The Calm After the Storm: Deliveries Following Christmas

Christmas and New Year is a busy time for anyone, with all the shopping, visiting families, and nights out with friends and colleagues, it’s hard to keep track of what’s going on.

 

But, if you think it’s difficult navigating Christmas, just think about those who ensure you get everything under your tree on time; couriers and delivery services. Working across this busy period like a real-life Santa Claus, it’s their busiest time of year, and as we know, there can sometimes be a backlog and a knock of effect into the New Year.

 

Delivery drivers over this time of year have been known to work exceptionally long hours and deliver a ridiculous number of packages. Some have even said they worked 18-hour days during the period. But sometimes even this can’t help, with retail behemoths like Amazon suffering huge delivery issues to their Prime service in the last few years.

 

It doesn’t matter whether it’s giants like Amazon, Parcel2Go, Royal Mail or even an individual doing it off their own back – chances are, Christmas will have a massive effect.

 

But how does that affect you after Christmas, and when does everything go back to normal? Let’s take a little look below to see what’s going on.

 

After Christmas

 

While we all have our last postage days to guarantee delivery before Christmas Day, getting one after can be a little bit more of a surprise.

 

If you look at Royal Mail, the company doesn’t collect or deliver between Christmas Eve, Christmas Day and Boxing Day. Normal services then continue from the 27th to the 30th and then pauses until the second of January, unless Sundays happen to disrupt this (except Scotland which returns to normal on the third).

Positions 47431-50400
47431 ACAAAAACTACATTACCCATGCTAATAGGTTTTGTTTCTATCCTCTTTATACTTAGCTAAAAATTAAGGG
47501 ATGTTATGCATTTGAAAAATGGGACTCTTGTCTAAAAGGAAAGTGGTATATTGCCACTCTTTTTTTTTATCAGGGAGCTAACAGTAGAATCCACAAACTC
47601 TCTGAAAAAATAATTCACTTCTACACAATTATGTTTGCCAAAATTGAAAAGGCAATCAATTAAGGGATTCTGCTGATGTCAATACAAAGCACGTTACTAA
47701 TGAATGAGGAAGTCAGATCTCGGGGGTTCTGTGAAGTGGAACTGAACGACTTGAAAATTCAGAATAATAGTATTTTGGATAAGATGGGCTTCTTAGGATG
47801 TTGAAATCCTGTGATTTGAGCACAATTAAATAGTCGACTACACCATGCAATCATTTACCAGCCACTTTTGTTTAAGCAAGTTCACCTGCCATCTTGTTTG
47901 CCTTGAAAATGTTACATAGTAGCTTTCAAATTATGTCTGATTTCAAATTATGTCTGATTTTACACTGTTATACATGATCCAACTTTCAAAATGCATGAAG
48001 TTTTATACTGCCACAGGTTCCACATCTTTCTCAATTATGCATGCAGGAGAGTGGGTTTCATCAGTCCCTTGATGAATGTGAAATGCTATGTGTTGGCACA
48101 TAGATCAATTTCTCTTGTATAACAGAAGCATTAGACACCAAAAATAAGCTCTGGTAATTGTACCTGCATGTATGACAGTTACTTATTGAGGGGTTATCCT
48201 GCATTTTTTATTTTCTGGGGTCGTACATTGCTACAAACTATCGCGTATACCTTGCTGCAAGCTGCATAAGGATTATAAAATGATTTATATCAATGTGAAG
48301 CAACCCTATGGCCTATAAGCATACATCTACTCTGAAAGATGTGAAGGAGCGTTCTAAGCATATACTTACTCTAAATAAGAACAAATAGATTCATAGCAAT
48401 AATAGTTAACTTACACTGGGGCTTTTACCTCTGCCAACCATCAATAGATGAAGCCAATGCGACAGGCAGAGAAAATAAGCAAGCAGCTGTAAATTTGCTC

We can then assume that post and deliveries will go back to normal, and often the issue of a late delivery could be down to the company not getting it sent out in time, or running out of stock.

 

Couriers

 

When it comes to Christmas it can be difficult to understand just how busy couriers actually are. Some self-employed delivery drivers work right up until midnight on Christmas Eve, which is why the way couriers work is a little different to Royal Mail.

 

Although the may have the same times off due to public holidays, they’ll work longer hours following the breaks. This should ensure that your deliveries will arrive as normal once the madness of Christmas is over, and we’ve made it through that week where time doesn’t exist.

*This is a collaboration post

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